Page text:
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Archive: 24 October 2005

Reading the Signs

Back in January, I wrote about teaching Carolyn sign language, and enough time has passed and things changed that it seems like a good time to revisit the topic.  (Also, our friend Gini wrote about it, and that spurred me into typing.)

As I mentioned back in January, we started out with Baby Signs but moved on to American Sign Language (ASL).  This has held true, and when the next child comes into our lives, we’ll use only ASL signs.  To me, the real value of Baby Signs is in showing you where to start: with needs like food, water, milk, and so on.  In moving to ASL, we’ve been immensely helped by the Signing Time video series, which Carolyn loves.  She watches one every other day or so, which is about as much TV as we let her watch, and she can identify each one with a different sign.

At the time I last wrote about it, Carolyn was using about thirty signs.  She’s now somewhere past two hundred signs—I don’t know the exact number, as Kat and I lost track a while ago.  This includes all the primary colors, emotional states, and much more.  She’s also started to speak, with about twenty or so verbal words.  It gets really fascinating when she combines them.

For example, she’s started asking me if I’m done working whenever I come downstairs from my office.  She does this by saying “Daddy?” while signing “work” and then “done”.  If I confirm that I’m done working for the day (or at least for the moment), she’ll do it all over again, except this time saying “Daddy” in a satisfied tone of voice instead of as a question.  Then we spend some time playing.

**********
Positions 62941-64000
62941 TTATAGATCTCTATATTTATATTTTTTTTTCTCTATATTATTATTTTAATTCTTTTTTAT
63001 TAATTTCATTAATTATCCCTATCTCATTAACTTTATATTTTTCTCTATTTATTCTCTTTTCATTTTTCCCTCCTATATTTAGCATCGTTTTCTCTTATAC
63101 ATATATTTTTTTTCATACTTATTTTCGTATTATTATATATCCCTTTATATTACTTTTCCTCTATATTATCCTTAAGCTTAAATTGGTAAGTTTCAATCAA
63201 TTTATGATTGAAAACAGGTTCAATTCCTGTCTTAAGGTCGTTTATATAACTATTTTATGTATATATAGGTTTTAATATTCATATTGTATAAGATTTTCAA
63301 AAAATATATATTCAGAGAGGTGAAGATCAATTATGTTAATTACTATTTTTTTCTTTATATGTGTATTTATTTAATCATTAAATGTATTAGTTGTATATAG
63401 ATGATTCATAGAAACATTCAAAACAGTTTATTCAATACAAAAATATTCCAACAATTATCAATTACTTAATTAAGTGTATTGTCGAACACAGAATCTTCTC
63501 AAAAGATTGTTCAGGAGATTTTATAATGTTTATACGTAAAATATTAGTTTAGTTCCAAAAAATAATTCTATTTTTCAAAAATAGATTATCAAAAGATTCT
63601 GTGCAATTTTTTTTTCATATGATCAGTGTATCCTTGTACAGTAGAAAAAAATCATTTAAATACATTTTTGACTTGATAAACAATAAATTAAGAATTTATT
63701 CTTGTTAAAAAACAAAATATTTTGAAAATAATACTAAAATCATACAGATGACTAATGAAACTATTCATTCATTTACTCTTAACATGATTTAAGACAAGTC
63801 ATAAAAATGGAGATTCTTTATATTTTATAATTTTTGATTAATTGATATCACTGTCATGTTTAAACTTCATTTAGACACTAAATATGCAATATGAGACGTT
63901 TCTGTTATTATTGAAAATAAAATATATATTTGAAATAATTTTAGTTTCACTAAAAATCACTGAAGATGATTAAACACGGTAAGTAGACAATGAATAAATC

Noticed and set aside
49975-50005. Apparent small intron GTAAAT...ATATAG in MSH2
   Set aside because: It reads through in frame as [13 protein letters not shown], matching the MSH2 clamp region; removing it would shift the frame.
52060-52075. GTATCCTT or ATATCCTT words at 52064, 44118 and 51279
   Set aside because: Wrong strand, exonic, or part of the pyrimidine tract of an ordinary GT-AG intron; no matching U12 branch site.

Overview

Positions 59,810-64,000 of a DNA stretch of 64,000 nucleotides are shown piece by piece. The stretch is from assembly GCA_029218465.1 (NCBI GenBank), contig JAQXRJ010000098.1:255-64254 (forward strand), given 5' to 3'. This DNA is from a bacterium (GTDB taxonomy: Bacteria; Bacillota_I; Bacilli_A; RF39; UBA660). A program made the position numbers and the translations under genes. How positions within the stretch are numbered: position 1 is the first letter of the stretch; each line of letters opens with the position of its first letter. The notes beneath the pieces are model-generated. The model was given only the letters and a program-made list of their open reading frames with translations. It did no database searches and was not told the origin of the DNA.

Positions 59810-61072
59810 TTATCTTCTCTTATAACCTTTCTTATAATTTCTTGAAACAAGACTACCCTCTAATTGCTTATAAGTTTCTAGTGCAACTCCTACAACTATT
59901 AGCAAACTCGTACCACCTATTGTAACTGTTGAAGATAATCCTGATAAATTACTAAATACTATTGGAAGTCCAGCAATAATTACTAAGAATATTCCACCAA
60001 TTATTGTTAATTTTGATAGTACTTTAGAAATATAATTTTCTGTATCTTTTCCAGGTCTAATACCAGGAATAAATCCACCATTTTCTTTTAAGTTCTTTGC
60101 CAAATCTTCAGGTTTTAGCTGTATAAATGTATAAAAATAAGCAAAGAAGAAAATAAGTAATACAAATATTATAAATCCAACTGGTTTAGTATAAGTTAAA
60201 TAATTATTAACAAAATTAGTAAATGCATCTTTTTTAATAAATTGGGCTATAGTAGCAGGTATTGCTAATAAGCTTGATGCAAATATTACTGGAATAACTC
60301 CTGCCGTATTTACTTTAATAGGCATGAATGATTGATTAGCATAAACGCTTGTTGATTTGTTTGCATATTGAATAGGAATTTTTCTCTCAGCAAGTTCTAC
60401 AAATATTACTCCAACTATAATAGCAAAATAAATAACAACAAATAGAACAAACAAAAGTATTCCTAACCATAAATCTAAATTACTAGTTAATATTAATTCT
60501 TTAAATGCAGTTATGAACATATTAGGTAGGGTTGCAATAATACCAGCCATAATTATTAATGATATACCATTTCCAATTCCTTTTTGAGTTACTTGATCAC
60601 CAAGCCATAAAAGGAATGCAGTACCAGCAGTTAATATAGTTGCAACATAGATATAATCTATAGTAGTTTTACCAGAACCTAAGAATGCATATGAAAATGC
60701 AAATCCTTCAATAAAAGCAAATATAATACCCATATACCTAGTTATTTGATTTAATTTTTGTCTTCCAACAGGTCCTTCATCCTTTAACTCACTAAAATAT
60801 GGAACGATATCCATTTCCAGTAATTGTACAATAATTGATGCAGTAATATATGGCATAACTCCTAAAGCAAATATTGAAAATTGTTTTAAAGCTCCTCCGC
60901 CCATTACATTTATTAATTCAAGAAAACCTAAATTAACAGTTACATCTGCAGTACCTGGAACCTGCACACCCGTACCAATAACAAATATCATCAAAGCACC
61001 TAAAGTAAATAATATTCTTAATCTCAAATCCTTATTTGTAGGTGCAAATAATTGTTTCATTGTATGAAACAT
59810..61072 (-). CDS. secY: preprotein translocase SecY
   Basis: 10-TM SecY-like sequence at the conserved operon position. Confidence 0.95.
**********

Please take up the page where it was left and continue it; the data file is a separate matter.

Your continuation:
In fact, one of these exchanges led to Carolyn telling me what she wanted to do when she grows up.  After confirming that Daddy was done working for the day, she thought a minute, then signed “work” and emphatically pointed to herself.

You want to work?” I asked, a little bit surprised.  She nodded and said “yeah!” (one of her favorite spoken words).

“Okay”, said I, amused, “what do you want to do when you work?”

She thought a moment more and then signed “airplane”.  My mouth dropped open.

“You want to be a pilot?” I asked.

She said “yeah!” again, quite enthusiastically, and then ran off to kick a ball across the yard.

Now, it’s possible that Carolyn was saying that she wants to do whatever Daddy does, because when he leaves for a few days, he’s left on a plane.  But my gut feeling was that she was saying she wanted to work on or with airplanes.  Attendant, sure; engineer, why not?; but pilot was the first thing that came to mind.

Then again, about a week later, she told us she wanted to work on swings and slides.  So I guess she’s still evaluating her options.

She also can identify different bedtime stories through signs and speech.  “The Bear’s Water Picnic” is represented by the sign for “water”; “Goodnight Moon” by the sign for “moon”; “Pete the Sheep” by the spoken word “baa”; and so on.  Although she usually picks the same set of stories each night, she can clearly tell us when she wants something different.

For months now, Carolyn’s been able to distinguish between being hurt and being scared when she falls down.  As we hold her, we just ask her if the fall hurt or scared her, and she tells us.  That alone would have made the whole effort worthwhile, because she has told us what the problem is, and so we know how best to comfort her.  It also seems to calm her down simply to tell us, the same way it can make an adult feel better just to say out loud what is upsetting them.